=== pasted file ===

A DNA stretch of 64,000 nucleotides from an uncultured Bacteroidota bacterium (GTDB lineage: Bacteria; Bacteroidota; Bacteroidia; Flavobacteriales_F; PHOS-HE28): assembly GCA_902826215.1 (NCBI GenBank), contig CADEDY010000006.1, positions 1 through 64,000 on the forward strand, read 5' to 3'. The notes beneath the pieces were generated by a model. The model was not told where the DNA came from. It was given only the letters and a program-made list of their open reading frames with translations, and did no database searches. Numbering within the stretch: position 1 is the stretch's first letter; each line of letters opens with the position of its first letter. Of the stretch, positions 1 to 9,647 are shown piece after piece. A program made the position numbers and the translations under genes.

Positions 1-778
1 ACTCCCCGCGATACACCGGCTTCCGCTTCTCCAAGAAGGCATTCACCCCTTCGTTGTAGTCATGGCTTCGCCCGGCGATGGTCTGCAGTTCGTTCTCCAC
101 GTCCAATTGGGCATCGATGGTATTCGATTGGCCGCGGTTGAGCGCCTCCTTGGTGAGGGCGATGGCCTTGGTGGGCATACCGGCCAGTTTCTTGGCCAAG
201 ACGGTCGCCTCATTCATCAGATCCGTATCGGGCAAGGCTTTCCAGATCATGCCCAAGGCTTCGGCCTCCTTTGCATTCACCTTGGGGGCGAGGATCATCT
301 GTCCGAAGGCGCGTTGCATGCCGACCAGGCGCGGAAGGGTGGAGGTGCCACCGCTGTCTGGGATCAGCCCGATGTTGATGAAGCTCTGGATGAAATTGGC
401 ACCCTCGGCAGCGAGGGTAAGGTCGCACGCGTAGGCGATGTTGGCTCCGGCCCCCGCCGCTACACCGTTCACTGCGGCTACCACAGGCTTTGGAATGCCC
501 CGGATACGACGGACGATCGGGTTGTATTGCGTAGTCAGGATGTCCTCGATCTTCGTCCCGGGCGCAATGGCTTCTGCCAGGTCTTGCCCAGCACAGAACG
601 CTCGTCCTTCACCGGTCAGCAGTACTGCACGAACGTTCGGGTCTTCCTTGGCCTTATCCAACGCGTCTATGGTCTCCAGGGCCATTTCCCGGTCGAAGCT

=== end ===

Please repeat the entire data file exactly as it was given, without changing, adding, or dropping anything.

A DNA stretch of 64,000 nucleotides from an uncultured Bacteroidota bacterium (GTDB lineage: Bacteria; Bacteroidota; Bacteroidia; Flavobacteriales_F; PHOS-HE28): assembly GCA_902826215.1 (NCBI GenBank), contig CADEDY010000006.1, positions 1 through 64,000 on the forward strand, read 5' to 3'. The notes beneath the pieces were generated by a model. The model was not told where the DNA came from. It was given only the letters and a program-made list of their open reading frames with translations, and did no database searches. Numbering within the stretch: position 1 is the stretch's first letter; each line of letters opens with the position of its first letter. Of the stretch, positions 1 to 9,647 are shown piece after piece. A program made the position numbers and the translations under genes.

Positions 1-778
1 ACTCCCCGCGATACACCGGCTTCCGCTTCTCCAAGAAGGCATTCACCCCTTCGTTGTAGTCATGGCTTCGCCCGGCGATGGTCTGCAGTTCGTTCTCCAC
101 GTCCAATTGGGCATCGATGGTATTCGATTGGCCGCGGTTGAGCGCCTCCTTGGTGAGGGCGATGGCCTTGGTGGGCATACCGGCCAGTTTCTTGGCCAAG
201 ACGGTCGCCTCATTCATCAGATCCGTATCGGGCAAGGCTTTCCAGATCATGCCCAAGGCTTCGGCCTCCTTTGCATTCACCTTGGGGGCGAGGATCATCT
301 GTCCGAAGGCGCGTTGCATGCCGACCAGGCGCGGAAGGGTGGAGGTGCCACCGCTGTCTGGGATCAGCCCGATGTTGATGAAGCTCTGGATGAAATTGGC
401 ACCCTCGGCAGCGAGGGTAAGGTCGCACGCGTAGGCGATGTTGGCTCCGGCCCCCGCCGCTACACCGTTCACTGCGGCTACCACAGGCTTTGGAATGCCC
501 CGGATACGACGGACGATCGGGTTGTATTGCGTAGTCAGGATGTCCTCGATCTTCGTCCCGGGCGCAATGGCTTCTGCCAGGTCTTGCCCAGCACAGAACG
601 CTCGTCCTTCACCGGTCAGCAGTACTGCACGAACGTTCGGGTCTTCCTTGGCCTTATCCAACGCGTCTATGGTCTCCAGGGCCATTTCCCGGTCGAAGCT